How do you prove quid pro quo sexual harassment?

On Behalf of | May 16, 2019 | employment law, Firm News |

Workplace sexual harassment isn’t always as simple or blatant as a manager, colleague or client making an unwanted sexual advance or proposal. Often, there’s a “quid pro quo” element. This usually occurs when the harasser has some type of leverage over their victim.

A boss may imply (or outright state) that an employee will get a raise, promotion or something else of value if the employee gives in to the boss’s sexual advances. Even more pernicious is when a harasser threatens an employee with termination or demotion if they don’t give in.

Quid pro quo harassment can occur before a person is even hired. A manager may tell an applicant (or strongly insinuate) that they’ll be hired if they agree to have sex with them.

To make a quid pro quo sexual harassment claim, whether within the company, to a government agency or in court, a claimant needs to prove that:

  • Unwanted verbal or physical sexual advances were made.
  • Benefits were conditioned on the claimant’s acceptance of the advances or decisions were made based on their acceptance or rejection of the advances.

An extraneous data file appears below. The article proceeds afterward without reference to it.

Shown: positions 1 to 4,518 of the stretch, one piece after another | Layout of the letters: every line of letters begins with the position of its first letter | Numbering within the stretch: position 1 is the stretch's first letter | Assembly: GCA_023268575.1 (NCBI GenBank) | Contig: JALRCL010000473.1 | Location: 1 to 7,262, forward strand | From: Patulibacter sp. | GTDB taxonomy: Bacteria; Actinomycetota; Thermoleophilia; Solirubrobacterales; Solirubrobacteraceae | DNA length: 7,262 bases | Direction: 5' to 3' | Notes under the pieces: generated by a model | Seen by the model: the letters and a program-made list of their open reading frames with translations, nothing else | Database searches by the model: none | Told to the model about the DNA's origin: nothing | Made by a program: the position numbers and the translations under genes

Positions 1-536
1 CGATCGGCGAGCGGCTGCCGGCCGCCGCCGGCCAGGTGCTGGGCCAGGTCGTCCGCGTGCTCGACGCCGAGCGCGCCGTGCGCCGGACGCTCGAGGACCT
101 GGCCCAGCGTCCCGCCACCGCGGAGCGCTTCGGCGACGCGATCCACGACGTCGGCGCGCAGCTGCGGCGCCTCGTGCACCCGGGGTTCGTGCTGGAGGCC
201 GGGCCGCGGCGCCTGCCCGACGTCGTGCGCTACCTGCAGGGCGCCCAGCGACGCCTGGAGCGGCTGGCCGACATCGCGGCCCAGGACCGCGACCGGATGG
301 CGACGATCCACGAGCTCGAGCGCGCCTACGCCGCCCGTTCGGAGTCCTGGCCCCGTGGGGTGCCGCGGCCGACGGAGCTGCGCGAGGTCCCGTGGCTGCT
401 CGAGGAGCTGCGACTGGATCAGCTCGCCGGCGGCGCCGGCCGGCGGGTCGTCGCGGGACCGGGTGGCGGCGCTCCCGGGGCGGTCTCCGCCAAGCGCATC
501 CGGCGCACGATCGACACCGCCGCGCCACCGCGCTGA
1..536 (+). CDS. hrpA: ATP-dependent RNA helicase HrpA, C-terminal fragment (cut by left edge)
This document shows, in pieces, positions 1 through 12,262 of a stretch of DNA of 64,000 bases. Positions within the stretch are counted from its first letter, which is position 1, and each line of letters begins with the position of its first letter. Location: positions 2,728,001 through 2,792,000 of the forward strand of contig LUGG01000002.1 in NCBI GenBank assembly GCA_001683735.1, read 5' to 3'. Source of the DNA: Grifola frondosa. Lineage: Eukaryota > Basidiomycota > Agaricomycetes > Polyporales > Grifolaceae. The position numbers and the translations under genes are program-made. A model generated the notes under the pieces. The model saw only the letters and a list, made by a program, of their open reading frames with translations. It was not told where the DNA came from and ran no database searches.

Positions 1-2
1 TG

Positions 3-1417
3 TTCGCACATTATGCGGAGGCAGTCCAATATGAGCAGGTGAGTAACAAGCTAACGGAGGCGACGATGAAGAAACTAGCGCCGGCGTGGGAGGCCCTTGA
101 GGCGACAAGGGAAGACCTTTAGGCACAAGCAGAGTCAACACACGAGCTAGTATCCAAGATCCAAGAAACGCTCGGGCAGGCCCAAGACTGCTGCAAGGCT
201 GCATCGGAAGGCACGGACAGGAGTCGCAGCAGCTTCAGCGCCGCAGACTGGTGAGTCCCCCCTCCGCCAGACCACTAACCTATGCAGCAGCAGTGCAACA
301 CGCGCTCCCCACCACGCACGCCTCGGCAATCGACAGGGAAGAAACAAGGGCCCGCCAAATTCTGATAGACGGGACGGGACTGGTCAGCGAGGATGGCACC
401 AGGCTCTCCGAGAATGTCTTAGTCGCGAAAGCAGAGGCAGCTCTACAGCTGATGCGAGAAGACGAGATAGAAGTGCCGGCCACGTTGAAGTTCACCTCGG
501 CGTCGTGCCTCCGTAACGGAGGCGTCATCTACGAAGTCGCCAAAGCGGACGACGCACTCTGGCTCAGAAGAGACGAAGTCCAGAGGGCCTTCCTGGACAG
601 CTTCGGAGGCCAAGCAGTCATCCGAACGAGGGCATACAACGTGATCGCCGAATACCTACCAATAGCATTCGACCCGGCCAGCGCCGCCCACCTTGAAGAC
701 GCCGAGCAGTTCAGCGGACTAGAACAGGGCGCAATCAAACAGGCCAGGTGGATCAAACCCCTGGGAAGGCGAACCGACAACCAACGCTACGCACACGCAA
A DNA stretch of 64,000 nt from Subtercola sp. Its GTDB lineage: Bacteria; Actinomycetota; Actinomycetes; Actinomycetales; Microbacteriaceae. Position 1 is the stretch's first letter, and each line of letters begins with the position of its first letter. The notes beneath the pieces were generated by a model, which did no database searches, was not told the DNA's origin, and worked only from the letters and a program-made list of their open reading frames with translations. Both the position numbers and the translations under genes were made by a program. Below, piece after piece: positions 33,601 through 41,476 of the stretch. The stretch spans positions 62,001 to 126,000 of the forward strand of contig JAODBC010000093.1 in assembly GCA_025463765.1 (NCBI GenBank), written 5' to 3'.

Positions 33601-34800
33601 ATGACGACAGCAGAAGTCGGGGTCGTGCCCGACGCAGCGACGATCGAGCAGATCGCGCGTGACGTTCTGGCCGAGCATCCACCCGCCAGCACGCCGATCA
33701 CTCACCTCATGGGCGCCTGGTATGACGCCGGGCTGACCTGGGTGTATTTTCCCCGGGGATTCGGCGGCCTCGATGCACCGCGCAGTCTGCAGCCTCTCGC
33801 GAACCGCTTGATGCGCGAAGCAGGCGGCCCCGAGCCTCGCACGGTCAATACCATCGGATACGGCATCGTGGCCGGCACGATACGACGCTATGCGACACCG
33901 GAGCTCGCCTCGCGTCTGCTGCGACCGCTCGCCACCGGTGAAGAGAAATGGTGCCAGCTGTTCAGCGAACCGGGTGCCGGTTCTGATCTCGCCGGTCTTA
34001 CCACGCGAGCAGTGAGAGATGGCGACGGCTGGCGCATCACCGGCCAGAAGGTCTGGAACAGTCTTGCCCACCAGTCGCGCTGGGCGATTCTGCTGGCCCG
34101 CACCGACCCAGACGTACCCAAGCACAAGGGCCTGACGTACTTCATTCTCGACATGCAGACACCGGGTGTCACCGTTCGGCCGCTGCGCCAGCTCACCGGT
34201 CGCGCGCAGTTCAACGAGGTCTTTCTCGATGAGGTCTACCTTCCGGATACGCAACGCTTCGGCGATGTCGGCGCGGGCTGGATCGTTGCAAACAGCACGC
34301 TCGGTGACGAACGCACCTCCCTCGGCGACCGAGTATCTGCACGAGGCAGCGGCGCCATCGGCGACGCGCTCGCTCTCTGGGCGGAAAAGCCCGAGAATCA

• The alleged harasser had the authority to make those promises or threats.
  • The claimant was harmed by the conduct of the alleged harasser.

If a victim of quid pro quo sexual harassment takes the matter to court, they may be able to seek compensatory damages if they lost their job or were demoted or passed over for a promotion because they didn’t give into alleged harasser.

However, even if they did submit to their harasser’s advances and received the promised benefit (or saved their job), they may still be able to seek damages. Punitive damages for emotional distress are sometimes awarded.

There are time limits for filing a harassment claim with state and federal agencies if you’re not able to resolve the problem within the company. Therefore, if you’ve been the victim of quid pro quo harassment, it’s wise not to delay taking action. It may also be wise to consult with an experienced employment law attorney who can advise you of your options based on your specific situation.